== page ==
What's the "output" of MPS?

I may be too thick to understand this - but I what's the output of the whole MPS process? What do you get in the end?

I looked at the tutorials and saw the generated JFrame UI, saw the generated code from the sandbox - but what real-world usage is there for such outputs?

For example, javac - Input are java source files with and library jars - output is class code that matches the source files and interacts with the library jars.

MPS - input is a language specification (AST parsing instructions?) and "generators" - output is... what?

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Hello, Ran,

The output of MPS are generated files. They may be java, xml or any other kind of files. We have good java integration so in case of java files, MPS can compile them automatically.

Regards.

Konstantin

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No, sorry, still don't get it.

What do I do with these "output" files? Let's say I choose a java files output - how can I then use these files in my java-based application?

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Hello, Ran,

You can create a module/project in your favorite IDEs and set output folder of MPS as a source folder there. Then, you will be able to use these files in your project/module.

Regards,

Konstantin

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You seem to be missing my point (or me your answers).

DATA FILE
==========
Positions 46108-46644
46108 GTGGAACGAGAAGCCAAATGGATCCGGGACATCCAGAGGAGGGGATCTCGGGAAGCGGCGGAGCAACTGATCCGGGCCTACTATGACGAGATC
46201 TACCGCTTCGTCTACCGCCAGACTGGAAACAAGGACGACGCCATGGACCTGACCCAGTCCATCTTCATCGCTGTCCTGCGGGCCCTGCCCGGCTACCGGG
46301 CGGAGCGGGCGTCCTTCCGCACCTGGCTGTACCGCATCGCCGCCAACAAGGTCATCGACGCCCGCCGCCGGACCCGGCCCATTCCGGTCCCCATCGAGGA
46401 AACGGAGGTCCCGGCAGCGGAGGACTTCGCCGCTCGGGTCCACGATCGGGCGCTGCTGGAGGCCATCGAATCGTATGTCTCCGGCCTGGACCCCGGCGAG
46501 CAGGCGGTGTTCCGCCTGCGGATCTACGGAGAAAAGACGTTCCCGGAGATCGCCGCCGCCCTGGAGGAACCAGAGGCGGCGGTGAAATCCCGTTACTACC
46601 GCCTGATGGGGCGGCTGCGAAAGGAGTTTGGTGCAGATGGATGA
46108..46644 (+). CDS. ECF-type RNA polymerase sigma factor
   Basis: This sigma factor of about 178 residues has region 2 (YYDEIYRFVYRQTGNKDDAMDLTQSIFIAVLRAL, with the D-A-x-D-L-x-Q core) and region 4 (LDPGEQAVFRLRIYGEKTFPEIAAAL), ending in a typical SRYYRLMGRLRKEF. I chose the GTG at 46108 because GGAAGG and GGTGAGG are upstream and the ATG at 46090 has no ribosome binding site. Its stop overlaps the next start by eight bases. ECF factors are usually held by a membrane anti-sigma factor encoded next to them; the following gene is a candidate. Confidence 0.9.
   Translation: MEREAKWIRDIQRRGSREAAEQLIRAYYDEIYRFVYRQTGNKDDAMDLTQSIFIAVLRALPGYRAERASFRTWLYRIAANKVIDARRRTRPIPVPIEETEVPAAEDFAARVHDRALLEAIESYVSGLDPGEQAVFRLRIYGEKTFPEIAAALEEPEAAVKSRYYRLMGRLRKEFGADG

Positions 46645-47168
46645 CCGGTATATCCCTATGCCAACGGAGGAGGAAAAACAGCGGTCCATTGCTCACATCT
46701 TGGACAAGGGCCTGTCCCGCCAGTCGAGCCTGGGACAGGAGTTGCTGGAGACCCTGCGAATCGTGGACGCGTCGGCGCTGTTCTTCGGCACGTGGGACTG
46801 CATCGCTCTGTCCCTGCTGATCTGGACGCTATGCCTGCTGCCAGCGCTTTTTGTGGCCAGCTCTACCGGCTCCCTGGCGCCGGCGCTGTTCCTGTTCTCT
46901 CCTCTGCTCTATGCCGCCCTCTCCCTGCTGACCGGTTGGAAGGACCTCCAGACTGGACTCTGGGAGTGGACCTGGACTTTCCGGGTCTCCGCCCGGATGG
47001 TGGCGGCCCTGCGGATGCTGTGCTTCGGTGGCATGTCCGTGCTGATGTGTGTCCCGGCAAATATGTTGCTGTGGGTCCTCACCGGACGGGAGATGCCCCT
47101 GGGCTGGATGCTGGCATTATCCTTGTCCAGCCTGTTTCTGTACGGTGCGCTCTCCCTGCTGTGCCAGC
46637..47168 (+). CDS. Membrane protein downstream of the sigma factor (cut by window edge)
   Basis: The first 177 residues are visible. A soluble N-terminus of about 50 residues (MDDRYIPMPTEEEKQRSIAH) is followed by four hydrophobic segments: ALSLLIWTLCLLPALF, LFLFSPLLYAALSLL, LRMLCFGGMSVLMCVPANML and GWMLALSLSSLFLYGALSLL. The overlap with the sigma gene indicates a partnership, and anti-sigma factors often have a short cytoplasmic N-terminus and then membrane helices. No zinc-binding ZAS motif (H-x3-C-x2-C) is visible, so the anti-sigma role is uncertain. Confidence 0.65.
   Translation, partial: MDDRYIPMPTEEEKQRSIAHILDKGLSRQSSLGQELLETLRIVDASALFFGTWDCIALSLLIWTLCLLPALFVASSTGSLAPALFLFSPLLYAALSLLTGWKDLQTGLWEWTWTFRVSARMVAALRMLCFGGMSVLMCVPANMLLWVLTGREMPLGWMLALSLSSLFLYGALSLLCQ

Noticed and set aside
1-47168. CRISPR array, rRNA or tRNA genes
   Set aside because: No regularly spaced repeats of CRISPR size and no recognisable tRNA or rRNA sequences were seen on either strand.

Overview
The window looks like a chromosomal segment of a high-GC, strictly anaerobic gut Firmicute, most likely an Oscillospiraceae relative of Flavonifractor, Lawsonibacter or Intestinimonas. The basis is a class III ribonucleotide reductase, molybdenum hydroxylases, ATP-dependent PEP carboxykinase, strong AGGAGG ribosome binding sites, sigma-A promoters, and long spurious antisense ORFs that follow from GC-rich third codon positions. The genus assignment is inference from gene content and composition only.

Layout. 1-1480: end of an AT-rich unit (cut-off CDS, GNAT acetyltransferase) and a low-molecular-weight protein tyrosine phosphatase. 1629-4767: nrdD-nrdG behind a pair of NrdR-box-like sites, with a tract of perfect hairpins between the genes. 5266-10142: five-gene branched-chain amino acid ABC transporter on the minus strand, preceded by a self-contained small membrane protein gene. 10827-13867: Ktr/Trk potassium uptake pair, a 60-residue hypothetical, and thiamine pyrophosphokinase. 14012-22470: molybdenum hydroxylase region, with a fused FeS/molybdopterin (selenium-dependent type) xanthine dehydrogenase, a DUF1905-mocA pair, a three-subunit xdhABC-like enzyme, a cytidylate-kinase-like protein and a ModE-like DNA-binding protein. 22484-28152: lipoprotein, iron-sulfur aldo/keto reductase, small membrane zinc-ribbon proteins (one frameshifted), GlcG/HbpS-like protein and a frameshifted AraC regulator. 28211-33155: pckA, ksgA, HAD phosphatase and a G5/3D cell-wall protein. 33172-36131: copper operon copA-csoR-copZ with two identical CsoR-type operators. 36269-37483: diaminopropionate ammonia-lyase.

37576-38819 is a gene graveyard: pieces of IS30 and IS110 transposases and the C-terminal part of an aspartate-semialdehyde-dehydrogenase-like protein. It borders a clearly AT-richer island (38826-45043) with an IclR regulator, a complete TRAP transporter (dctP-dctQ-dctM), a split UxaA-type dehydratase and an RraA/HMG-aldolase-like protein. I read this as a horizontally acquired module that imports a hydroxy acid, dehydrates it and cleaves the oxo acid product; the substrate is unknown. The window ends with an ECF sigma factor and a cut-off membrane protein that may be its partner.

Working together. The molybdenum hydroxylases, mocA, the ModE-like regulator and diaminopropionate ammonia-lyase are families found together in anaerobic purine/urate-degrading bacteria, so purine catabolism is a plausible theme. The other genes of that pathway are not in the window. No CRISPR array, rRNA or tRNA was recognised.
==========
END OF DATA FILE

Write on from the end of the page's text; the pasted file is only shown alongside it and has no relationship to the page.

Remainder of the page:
I don't (currently) care about the technical side of using the MPS output files. I want to understand how are these files can be used in my project. Why shouldn't I model my DSL in Java directly - what's the added value of MPS? And saying I do use the generated DSL in my project - how do I tie in the DSL to my existing API?

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Ran,

MPS allows you to use domain specific notation inside of Java or in a standalone DSL which will rise level of abstract of code. In addition to ability to define a DSL, MPS provides a lot of infrastructure: editor, navigation, find usages, type system. You don't have to implement all these stuff from scratch.

You can tie your DSL to your API with generator. Generator will create classes that use your APIs. Actually, many APIs look like language expressed with classes and methods but because of limitations of them, code might look verbose. You can improve this with DSLs.

Regards,

Konstantin

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I must be thick.